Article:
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Apply to Degree Programme in Fine Arts (Bachelor + Master)

How to apply, admissions criteria and information about studying at the Academy of Fine Arts


NB. The application process for the Academy of Fine Arts’ 5,5-year education in spring 2020 has been renewed. Please see the application phases in the section ”How to apply”.

Length and language of studies

  • Application period: between 8 and 22 January 2020 (at 3pm EET)
  • Length of studies: 3,5 + 2 years
  • Language of degree: Finnish, Swedish or English

Admission criteria

An applicant can be accepted to undertake studies in the degree programmes leading to Bachelor’s and Master’s degrees in Fine Arts if they:

  • demonstrate talent in the fine arts, are oriented towards the fine arts, and have an aptitude for the studies included in the degree programmes for bachelor’s and master’s degrees at the Academy of Fine Arts,
  • have the necessary educational background required for the studies,
  • have demonstrated their language proficiency in the manner specified by the Academy.

The applicant’s eligibility to apply is determined in the first phase of the admissions process. If the applicant has the required educational background and they have provided evidence of sufficient language proficiency, they will be eligible to apply. The applicant can also be deemed conditionally eligible, if the education required for eligibility is assessed to be completed by the time the applicant accepts the study place. This assessment is based on a transcript of study records provided by the applicant.

In the second phase, the applicant’s talent in the fine arts, their orientation towards the fine arts, and their aptitude for studying in the degree programmes leading to bachelor’s and master’s degrees at the Academy of Fine Arts are assessed by examining the applicant’s motivation letter and work portfolio.

In the third phase, the applicant’s talent in the fine arts, their orientation towards the fine arts, and their aptitude for studying in the programmes leading to bachelor’s and master’s degrees at the Academy of Fine Arts are assessed by examining the applicant’s motivation letter, work portfolio, work samples and, in particular, their work during the admission course.

The applicant’s talent in the fine arts and their orientation towards the fine arts will be assessed by e.g. the following criteria: self-expression, originality, and ability to improve. The applicant’s aptitude for the studies leading to bachelor’s and master’s degrees at the Academy of Fine Arts will be assessed by e.g. the following criteria: motivation to undertake the studies, learning capacity, and ability to reflect on one’s own artistic practice.

Applying for transfer from another university

Applicants who are refugees or in a refugee-like situation

Educational background

According to the Universities Act (558/2009, 37§), a person is eligible to apply for studies leading to a bachelor’s and a master’s degree in higher education if they have:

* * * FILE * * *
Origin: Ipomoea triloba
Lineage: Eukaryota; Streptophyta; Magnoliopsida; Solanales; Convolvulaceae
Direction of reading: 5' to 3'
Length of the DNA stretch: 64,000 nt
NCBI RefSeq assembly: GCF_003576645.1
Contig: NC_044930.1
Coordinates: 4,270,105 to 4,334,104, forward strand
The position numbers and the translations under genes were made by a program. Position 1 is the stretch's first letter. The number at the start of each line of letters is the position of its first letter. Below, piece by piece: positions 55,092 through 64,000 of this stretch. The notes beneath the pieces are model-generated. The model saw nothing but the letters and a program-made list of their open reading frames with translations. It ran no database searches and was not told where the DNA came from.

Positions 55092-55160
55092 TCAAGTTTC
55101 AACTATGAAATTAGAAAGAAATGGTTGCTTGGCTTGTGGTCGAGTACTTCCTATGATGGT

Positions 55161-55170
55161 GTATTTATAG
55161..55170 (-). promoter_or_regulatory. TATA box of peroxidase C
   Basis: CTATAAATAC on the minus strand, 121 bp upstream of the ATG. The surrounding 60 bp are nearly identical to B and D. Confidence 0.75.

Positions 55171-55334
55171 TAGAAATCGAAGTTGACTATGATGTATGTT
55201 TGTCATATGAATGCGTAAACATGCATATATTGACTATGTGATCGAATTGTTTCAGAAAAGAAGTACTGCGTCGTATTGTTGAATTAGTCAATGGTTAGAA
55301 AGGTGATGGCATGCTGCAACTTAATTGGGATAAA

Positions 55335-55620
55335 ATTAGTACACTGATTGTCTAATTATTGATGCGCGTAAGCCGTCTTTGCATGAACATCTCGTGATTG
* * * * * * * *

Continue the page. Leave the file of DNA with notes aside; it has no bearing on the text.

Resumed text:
1. passed the examination referred to in the National Matriculation Examination Act (672/2005) (a matriculation examination, an International Baccalaureate (IB) diploma, a European Baccalaureate (EB) diploma or an international Reifeprüfung-/Deutsche Internationale Abitur examination);
  2. been awarded a vocational upper secondary qualification, a further vocational qualification or a specialist vocational qualification in accordance with the Vocational Education and Training Act (531/2017); or
  3. completed a qualification abroad which in the awarding country gives eligibility for the corresponding level of higher education.

The Academy may also consider an applicant eligible if they have completed a Cambridge Advanced International Certificate of Education (AICE). Applicants can also be considered as eligible if the Academy deems them otherwise to have sufficient knowledge and skills for the studies.

Language proficiency

To pursue degree studies at the Academy of Fine Arts, the student must have sufficient proficiency in either Finnish, Swedish or English.

In the first application phase, all applicants must prove their proficiency in the language in which they have chosen to undertake their studies at the Academy of Fine Arts, i.e., either Finnish, Swedish or English. All applicants need to prove their language proficiency in accordance with the requirements set by the Academy. If the applicant has chosen to undertake their studies in Finnish or Swedish, they do not need to provide proof of their proficiency in English.

Most courses at the Academy of Fine Arts are taught either in Finnish or in English. Students are entitled to use Finnish and Swedish during courses both orally and in written assignments, unless explicitly stated otherwise in the curriculum, or if this is not possible because of the way in which the teaching is organised.